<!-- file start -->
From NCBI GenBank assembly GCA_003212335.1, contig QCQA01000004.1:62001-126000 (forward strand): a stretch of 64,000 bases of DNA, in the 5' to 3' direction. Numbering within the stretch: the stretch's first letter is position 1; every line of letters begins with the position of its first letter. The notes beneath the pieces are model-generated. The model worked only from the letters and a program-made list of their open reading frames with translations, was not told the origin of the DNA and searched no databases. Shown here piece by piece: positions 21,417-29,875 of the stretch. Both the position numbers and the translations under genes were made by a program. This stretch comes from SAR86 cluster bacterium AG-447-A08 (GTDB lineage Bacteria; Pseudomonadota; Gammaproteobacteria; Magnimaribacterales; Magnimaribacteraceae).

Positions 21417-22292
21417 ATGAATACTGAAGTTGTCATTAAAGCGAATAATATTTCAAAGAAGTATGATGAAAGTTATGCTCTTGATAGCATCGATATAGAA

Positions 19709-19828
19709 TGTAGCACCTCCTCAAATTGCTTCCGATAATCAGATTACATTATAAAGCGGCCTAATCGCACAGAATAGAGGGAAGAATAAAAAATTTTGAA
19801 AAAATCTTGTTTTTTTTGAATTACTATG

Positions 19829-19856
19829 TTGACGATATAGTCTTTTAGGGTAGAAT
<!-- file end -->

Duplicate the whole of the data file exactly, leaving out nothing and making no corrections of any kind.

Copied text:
From NCBI GenBank assembly GCA_003212335.1, contig QCQA01000004.1:62001-126000 (forward strand): a stretch of 64,000 bases of DNA, in the 5' to 3' direction. Numbering within the stretch: the stretch's first letter is position 1; every line of letters begins with the position of its first letter. The notes beneath the pieces are model-generated. The model worked only from the letters and a program-made list of their open reading frames with translations, was not told the origin of the DNA and searched no databases. Shown here piece by piece: positions 21,417-29,875 of the stretch. Both the position numbers and the translations under genes were made by a program. This stretch comes from SAR86 cluster bacterium AG-447-A08 (GTDB lineage Bacteria; Pseudomonadota; Gammaproteobacteria; Magnimaribacterales; Magnimaribacteraceae).

Positions 21417-22292
21417 ATGAATACTGAAGTTGTCATTAAAGCGAATAATATTTCAAAGAAGTATGATGAAAGTTATGCTCTTGATAGCATCGATATAGAA

Positions 19709-19828
19709 TGTAGCACCTCCTCAAATTGCTTCCGATAATCAGATTACATTATAAAGCGGCCTAATCGCACAGAATAGAGGGAAGAATAAAAAATTTTGAA
19801 AAAATCTTGTTTTTTTTGAATTACTATG

Positions 19829-19856
19829 TTGACGATATAGTCTTTTAGGGTAGAAT